Adjuvant analgesics (co-analgesics) are not analgesics in the true pharmacological sense. They are developed primarily for treating conditions other than pain. However, adjuvant analgesics may contribute significantly to pain relief when used either alone or in combination with other analgesics.
Adjuvant analgesics comprise a various group of medications with different initial indications and include antidepressants, anticonvulsants, cannabinoids, bisphosphonates, antiarrythmics2. These adjuvants may be used alone or in combination with a conventional analgesic to treat persistent pain conditions of different origin, particularly neuropathic pain (a form of chronic pain caused by injury to or disease of the peripheral or central nervous system).
Antidepressants have been used for decades as primary analgesics. They may provide analgesia for different types of pain, but not all and not to the same degree.
The tricyclic antidepressants (TCAs) have been well studied and are most likely to be effective. TCAs (such as amitriptyline, nortriptyline, and desipramine) have demonstrated efficacy for pain caused by:
The most evidence exists for amitriptyline but some patients cannot tolerate its numerous sedating and anticholinergic effects. Desipramine or nortriptyline may be better tolerated in such cases.
Controlled studies of the tricyclic antidepressants have shown that effective analgesic dose is often lower than that required to treat depression, and the onset of analgesic action usually is earlier.
TCAs are probably more effective at relieving neuropathic pain than the newer antidepressants, but frequently induce poorly tolerated side effects. The newer antidepressants, selective serotonin and norepinephrine reuptake inhibitors (SNRIs) and serotonin-selective reuptake inhibitors (SSRIs) have fewer side effects than TCAs.
Unfortunately, SSRIs lack efficacy in pain relief. Paroxetine is the only SSRI that has some evidence for modest efficacy in treating chronic pain.
SNRIs appear to be more effective analgesics than the SSRIs. There has recently been some published evidence for the effectiveness of Venlafaxine for neuropathic pain. Duloxetine, the newest of the SNRIs has been approved by the FDA as a treatment for pain due to diabetic neuropathy.
Bupropion, which is predominantly noradrenergic, has also shown evidence to alleviate pain.
The precise painkilling mechanism of antidepressants remains unknown. They may increase neurotransmitters in the spinal cord that reduce pain signals. Antidepressants may also exert adjunctive therapeutic influences through histamine receptors as well as modulation of sodium channels3. They don't work immediately. You may have to take an adjuvant for several weeks before it starts reducing the pain.
Anticonvulsants have been used in the management of pain since the 1960s. There is strong evidence that anticonvulsants are useful in reducing neuropathic pain, especially when the pain is lancinating or burning. They act by suppressing the spontaneous neuronal discharges and neuronal hyperexcitability that occur after nerve injury and may also have a central effect.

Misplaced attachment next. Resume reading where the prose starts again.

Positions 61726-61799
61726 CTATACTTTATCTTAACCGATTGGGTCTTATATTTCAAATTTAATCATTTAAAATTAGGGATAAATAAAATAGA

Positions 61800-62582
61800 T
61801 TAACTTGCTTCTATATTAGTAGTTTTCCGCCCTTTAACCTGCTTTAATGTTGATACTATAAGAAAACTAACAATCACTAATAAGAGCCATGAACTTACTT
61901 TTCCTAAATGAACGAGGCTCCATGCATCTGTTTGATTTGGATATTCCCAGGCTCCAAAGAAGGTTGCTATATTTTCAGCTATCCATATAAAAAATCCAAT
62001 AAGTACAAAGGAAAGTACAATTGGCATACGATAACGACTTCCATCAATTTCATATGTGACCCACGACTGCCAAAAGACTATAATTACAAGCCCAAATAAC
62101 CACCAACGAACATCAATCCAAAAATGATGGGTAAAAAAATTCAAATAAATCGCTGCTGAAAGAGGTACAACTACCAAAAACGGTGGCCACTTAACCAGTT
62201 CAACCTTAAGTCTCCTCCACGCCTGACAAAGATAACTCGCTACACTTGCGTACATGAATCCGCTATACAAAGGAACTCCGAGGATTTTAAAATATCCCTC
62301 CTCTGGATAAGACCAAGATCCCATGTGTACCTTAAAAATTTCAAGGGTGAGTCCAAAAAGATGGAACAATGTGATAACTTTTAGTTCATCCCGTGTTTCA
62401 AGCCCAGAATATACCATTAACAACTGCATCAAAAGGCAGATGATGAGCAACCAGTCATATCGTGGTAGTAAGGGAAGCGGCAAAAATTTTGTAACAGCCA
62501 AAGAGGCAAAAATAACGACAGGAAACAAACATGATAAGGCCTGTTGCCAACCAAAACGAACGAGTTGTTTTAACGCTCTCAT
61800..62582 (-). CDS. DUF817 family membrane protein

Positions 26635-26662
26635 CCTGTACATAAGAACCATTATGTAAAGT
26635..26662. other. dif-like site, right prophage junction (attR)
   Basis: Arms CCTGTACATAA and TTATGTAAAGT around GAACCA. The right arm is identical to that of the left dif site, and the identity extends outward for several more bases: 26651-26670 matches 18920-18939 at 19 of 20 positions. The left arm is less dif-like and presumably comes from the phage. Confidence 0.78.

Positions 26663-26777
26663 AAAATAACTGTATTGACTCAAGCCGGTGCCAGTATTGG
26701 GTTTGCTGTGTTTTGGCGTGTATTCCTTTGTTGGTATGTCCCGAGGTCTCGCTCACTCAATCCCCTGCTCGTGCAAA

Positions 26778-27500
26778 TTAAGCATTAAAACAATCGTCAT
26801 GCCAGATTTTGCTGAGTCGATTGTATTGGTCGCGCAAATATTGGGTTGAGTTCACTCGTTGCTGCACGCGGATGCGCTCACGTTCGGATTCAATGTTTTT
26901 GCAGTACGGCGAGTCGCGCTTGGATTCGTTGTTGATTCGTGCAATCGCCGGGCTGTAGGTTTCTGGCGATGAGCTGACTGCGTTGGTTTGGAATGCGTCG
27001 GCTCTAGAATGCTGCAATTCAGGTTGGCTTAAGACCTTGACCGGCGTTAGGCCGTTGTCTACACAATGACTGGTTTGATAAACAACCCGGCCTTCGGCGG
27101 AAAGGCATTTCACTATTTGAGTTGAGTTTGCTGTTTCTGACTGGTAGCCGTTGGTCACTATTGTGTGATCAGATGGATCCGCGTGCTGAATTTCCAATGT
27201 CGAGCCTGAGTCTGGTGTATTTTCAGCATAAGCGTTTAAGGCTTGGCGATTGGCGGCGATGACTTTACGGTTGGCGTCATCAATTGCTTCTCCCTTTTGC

Carbamazepine was the first representative from this class to be studied in clinical trials. It has been used for the treatment of trigeminal neuralgia, painful diabetic neuropathy and postherpetic neuralgia.
Gabapentin is currently widely used for neuropathic pain. It is FDA approved for the treatment of diabetic painful polyneuropathy and postherpetic neuralgia. Its mechanisms of action are still not fully defined, but it is effective in relieving indexes of allodynia and hyperalgesia in animal models.
Pregabalin, which is a distinct compound but has the same mechanism of action, was recently approved for the same indications. It has more stable pharmacokinetics and should be simpler to use. Lamotrigine has shown some efficacy for carbamazepine-resistant trigeminal neuralgia.
Other antiepileptics, such as phenytoin, clonazepam, valproic acid, topiramate, tiagabine, and oxcarbazepine, also have antihyperalgesic and antinociceptive effects, and are used for neuropathic pain.
Recently anticonvulsants have been examined for adjuvant use for postoperative pain. Similar to nerve injury, surgical tissue injury is known to produce neuroplastic changes leading to spinal sensitization and the expression of stimulus-evoked hyperalgesia and allodynia.
Alpha-2-adrenergic agonists are known to have a spinal antinociceptive effect via alpha-2 receptor subtypes. Animal studies and clinical experience indicate some usefulness of clonidine, tizanidine and dexmedetomidine for several painful states.
Alpha-2 agonists can induce analgesia by acting at three different sites: in brain, spinal cord and in peripheral tissues.
Clonidine potentiates the analgesic effect of opioids. Additionally, clonidine effect may be enhanced by amitriptyline. Studies have clearly shown that addition of clonidine in preoperative, perioperative or postoperative situation leads to greater analgesia.
Ketamine is a non-competitive antagonist of the N-methyl-d-aspartate (NMDA) receptors. It produces antinociceptive action via inhibition of NMDA receptors and activation of descending inhibitory monoaminergic pain pathways. However, ketamine is rarely used as a sole analgesic because it has a narrow therapeutic window and can cause intolerable side effects.
Low-dose ketamine is often used as an adjuvant to opioid analgesia. Ketamine (used as an adjuvant to opioids) appears to increase pain relief by 20% to 30% and allows opioid dose reduction by 25% to 50%.
References & Resources
Published: May 05, 2007